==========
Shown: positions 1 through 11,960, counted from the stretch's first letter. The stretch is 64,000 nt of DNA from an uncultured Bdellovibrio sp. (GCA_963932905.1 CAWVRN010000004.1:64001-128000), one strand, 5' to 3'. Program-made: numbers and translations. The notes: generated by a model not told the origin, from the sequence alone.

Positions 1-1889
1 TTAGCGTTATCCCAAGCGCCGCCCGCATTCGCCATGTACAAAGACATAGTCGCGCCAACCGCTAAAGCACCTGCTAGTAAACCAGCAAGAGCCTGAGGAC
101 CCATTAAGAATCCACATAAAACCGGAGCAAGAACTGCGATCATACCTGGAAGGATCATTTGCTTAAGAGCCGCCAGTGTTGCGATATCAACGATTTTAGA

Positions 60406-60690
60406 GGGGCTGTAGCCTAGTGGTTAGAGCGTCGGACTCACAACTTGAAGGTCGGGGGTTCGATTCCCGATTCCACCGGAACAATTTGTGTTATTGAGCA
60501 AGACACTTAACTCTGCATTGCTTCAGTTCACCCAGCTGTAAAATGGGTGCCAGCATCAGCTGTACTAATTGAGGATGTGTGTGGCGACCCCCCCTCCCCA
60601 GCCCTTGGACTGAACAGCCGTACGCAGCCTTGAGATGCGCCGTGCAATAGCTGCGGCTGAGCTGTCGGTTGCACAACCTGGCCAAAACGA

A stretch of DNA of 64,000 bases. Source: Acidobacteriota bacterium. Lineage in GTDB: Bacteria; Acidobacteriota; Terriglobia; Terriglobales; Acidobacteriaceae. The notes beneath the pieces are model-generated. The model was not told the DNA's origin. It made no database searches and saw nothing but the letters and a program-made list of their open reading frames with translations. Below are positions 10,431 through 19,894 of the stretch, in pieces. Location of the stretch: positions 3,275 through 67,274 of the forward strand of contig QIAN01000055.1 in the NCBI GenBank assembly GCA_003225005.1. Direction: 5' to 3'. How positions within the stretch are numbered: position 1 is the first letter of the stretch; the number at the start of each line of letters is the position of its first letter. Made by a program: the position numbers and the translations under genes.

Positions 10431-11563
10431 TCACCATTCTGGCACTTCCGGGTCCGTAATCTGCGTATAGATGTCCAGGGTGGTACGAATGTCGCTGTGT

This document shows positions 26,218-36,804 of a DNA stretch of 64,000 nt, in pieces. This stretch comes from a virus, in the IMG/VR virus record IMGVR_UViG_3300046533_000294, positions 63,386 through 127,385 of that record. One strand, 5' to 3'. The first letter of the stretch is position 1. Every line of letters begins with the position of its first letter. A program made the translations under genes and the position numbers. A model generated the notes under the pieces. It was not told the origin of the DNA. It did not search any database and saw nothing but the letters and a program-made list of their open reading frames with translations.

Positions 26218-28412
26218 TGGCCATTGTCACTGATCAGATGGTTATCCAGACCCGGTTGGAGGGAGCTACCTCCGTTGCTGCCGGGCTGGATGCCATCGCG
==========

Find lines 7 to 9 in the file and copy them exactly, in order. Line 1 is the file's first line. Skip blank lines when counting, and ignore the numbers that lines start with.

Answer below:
60501 AGACACTTAACTCTGCATTGCTTCAGTTCACCCAGCTGTAAAATGGGTGCCAGCATCAGCTGTACTAATTGAGGATGTGTGTGGCGACCCCCCCTCCCCA
60601 GCCCTTGGACTGAACAGCCGTACGCAGCCTTGAGATGCGCCGTGCAATAGCTGCGGCTGAGCTGTCGGTTGCACAACCTGGCCAAAACGA

A stretch of DNA of 64,000 bases. Source: Acidobacteriota bacterium. Lineage in GTDB: Bacteria; Acidobacteriota; Terriglobia; Terriglobales; Acidobacteriaceae. The notes beneath the pieces are model-generated. The model was not told the DNA's origin. It made no database searches and saw nothing but the letters and a program-made list of their open reading frames with translations. Below are positions 10,431 through 19,894 of the stretch, in pieces. Location of the stretch: positions 3,275 through 67,274 of the forward strand of contig QIAN01000055.1 in the NCBI GenBank assembly GCA_003225005.1. Direction: 5' to 3'. How positions within the stretch are numbered: position 1 is the first letter of the stretch; the number at the start of each line of letters is the position of its first letter. Made by a program: the position numbers and the translations under genes.